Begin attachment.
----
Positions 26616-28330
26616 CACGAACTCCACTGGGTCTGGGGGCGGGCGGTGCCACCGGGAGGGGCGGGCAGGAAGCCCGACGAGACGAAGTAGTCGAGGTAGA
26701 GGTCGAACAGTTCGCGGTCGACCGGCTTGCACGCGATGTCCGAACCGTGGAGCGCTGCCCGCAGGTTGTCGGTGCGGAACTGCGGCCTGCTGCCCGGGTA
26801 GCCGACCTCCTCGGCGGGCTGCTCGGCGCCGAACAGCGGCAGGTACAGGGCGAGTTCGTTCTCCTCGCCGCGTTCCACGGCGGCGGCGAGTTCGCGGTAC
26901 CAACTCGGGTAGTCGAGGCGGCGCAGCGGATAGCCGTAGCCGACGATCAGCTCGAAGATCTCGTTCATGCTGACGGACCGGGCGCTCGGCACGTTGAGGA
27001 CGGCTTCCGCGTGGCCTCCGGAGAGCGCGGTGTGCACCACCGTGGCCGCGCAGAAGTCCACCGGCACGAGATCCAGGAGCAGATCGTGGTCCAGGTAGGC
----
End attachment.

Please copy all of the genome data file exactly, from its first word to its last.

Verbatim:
Positions 26616-28330
26616 CACGAACTCCACTGGGTCTGGGGGCGGGCGGTGCCACCGGGAGGGGCGGGCAGGAAGCCCGACGAGACGAAGTAGTCGAGGTAGA
26701 GGTCGAACAGTTCGCGGTCGACCGGCTTGCACGCGATGTCCGAACCGTGGAGCGCTGCCCGCAGGTTGTCGGTGCGGAACTGCGGCCTGCTGCCCGGGTA
26801 GCCGACCTCCTCGGCGGGCTGCTCGGCGCCGAACAGCGGCAGGTACAGGGCGAGTTCGTTCTCCTCGCCGCGTTCCACGGCGGCGGCGAGTTCGCGGTAC
26901 CAACTCGGGTAGTCGAGGCGGCGCAGCGGATAGCCGTAGCCGACGATCAGCTCGAAGATCTCGTTCATGCTGACGGACCGGGCGCTCGGCACGTTGAGGA
27001 CGGCTTCCGCGTGGCCTCCGGAGAGCGCGGTGTGCACCACCGTGGCCGCGCAGAAGTCCACCGGCACGAGATCCAGGAGCAGATCGTGGTCCAGGTAGGC